Nuclear factor-erythroid 2 (NF-E2) p45-related factor-2 (Nrf2) modulates dendritic cell immune function through regulation of p38 MAPK-cAMP-responsive element binding protein/activating transcription factor 1 signaling
Al-Huseini, L.M.A.; Aw Yeang, H.X.; Sethu, S.; Alhumeed, N.; Hamdam, J.M.; Tingle, Y.; Djouhri, L.; Kitteringham, N.; Park, B.K.; Goldring, C.E.; Sathish, J.G.
Journal of Biological Chemistry 288(31): 22281-22288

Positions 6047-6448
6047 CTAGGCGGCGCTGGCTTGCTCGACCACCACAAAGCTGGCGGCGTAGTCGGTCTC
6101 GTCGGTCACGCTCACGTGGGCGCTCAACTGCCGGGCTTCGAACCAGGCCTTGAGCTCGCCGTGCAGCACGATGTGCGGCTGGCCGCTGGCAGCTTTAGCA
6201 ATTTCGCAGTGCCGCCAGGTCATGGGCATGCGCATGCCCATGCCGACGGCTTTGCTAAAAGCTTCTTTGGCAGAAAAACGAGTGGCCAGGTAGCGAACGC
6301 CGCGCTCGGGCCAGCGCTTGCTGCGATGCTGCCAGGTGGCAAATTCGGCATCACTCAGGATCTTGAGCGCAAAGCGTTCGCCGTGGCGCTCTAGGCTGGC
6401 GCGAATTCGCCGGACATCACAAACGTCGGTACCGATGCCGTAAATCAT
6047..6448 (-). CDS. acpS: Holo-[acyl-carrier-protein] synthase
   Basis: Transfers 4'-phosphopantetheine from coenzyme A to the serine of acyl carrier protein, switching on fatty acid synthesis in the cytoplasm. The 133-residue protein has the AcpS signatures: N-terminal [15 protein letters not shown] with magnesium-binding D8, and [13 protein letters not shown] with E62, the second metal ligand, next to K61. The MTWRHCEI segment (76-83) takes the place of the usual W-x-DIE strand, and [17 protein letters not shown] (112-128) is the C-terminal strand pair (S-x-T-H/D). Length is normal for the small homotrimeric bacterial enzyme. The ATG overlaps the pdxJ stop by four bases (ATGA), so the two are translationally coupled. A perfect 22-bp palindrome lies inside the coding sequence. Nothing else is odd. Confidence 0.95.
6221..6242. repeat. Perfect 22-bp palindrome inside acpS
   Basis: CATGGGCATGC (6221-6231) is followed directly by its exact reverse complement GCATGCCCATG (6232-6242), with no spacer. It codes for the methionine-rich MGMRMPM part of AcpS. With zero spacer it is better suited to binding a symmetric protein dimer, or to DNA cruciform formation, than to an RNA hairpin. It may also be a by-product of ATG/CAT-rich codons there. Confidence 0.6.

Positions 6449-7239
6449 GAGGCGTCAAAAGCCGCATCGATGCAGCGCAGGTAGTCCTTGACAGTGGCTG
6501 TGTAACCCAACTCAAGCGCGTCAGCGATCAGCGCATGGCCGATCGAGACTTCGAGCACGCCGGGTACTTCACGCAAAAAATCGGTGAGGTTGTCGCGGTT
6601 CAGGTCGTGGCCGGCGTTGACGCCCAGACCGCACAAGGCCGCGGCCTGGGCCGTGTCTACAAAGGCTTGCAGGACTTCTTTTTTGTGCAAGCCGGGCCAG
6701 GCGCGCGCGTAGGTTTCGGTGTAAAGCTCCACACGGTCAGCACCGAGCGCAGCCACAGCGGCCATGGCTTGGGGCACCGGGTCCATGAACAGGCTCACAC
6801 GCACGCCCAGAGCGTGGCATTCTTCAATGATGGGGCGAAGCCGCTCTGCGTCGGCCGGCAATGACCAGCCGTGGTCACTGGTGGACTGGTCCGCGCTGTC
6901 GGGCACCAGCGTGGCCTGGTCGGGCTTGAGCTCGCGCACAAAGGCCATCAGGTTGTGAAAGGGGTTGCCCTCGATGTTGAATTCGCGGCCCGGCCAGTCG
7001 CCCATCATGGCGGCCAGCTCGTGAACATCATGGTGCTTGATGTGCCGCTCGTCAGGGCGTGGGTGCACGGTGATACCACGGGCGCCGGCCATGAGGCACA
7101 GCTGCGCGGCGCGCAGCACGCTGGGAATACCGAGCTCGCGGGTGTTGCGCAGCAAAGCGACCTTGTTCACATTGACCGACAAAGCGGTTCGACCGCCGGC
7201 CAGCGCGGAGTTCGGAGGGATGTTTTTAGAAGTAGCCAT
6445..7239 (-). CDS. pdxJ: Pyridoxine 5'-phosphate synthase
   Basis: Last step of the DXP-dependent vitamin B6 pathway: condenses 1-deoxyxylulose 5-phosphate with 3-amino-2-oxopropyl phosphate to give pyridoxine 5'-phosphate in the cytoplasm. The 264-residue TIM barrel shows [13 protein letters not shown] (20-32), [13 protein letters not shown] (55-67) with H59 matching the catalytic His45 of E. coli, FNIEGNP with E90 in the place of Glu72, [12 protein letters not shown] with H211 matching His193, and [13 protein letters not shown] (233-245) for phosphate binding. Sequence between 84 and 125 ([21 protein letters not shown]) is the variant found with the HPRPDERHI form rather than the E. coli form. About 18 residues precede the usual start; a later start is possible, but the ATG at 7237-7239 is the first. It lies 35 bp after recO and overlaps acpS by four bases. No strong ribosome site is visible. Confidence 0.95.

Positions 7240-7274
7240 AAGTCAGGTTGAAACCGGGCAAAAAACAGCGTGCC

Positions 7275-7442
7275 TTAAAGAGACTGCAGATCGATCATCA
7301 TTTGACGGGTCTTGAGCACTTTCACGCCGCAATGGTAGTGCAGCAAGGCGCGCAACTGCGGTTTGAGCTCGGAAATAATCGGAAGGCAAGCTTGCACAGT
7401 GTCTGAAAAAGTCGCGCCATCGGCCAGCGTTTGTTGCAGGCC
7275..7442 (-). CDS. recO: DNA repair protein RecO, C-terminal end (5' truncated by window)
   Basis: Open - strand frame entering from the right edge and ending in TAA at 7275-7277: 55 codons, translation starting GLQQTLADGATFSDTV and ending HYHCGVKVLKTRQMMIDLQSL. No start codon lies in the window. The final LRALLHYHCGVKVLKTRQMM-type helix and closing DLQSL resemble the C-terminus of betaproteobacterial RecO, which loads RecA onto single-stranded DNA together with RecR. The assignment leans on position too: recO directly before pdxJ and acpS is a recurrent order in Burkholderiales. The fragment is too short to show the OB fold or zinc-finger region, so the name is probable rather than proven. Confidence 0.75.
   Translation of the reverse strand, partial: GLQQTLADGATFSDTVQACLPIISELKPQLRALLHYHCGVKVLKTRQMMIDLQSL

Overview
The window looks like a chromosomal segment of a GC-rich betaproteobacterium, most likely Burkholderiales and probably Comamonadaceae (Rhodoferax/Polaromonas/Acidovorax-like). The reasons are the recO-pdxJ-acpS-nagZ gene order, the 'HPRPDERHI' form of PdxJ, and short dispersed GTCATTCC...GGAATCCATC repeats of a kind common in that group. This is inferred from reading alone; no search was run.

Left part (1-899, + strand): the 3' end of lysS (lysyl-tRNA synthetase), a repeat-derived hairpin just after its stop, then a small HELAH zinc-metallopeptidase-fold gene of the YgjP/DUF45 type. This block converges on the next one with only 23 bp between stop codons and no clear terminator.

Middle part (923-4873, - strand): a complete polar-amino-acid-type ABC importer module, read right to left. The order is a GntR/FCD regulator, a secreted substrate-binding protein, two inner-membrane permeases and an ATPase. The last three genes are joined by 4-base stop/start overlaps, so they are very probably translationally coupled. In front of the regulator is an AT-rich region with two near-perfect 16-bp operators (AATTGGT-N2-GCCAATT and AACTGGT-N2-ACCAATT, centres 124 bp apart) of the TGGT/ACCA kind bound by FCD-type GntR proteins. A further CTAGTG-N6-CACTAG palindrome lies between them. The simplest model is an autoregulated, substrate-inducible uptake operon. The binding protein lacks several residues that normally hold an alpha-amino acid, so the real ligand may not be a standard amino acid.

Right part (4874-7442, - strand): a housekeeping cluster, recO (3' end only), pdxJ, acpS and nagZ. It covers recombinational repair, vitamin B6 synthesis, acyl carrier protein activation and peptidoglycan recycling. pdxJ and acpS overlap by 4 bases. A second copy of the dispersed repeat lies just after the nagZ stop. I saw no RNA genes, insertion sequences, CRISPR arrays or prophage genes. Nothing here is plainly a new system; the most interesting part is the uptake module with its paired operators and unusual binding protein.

Nrf2 is a redox-responsive transcription factor that has been implicated in the regulation of DC immune function. Loss of Nrf2 results in increased co-stimulatory molecule expression, enhanced T cell stimulatory capacity, and increased reactive oxygen species (ROS) levels in murine immature DCs (iDCs). It is unknown whether altered immune function of Nrf2-deficient DCs (Nrf2(-/-) iDCs) is due to elevated ROS levels. Furthermore, it is unclear which intracellular signaling pathways are involved in Nrf2-mediated regulation of DC function. Using antioxidant vitamins to reset ROS levels in Nrf2(-/-) iDCs, we show that elevated ROS is not responsible for the altered phenotype and function of these DCs. Pharmacological inhibitors were used to explore the role of key MAPKs in mediating the altered phenotype and function in Nrf2(-/-) iDCs. We demonstrate that the increased co-stimulatory molecule expression (MHC II and CD86) and antigen-specific T cell activation capacity observed in Nrf2(-/-) iDCs was reversed by inhibition of p38 MAPK but not JNK. Importantly, we provide evidence for increased phosphorylation of cAMP-responsive element binding protein (CREB) and activating transcription factor 1 (ATF1), transcription factors that are downstream of p38 MAPK. The increased phosphorylation of CREB/ATF1 in Nrf2(-/-) iDCs was sensitive to p38 MAPK inhibition. We also show data to implicate heme oxygenase-1 as a potential molecular link between Nrf2 and CREB/ATF1. These results indicate that dysregulation of p38 MAPK-CREB/ATF1 signaling axis underlies the altered function and phenotype in Nrf2-deficient DCs. Our findings provide new insights into the mechanisms by which Nrf2 mediates regulation of DC function.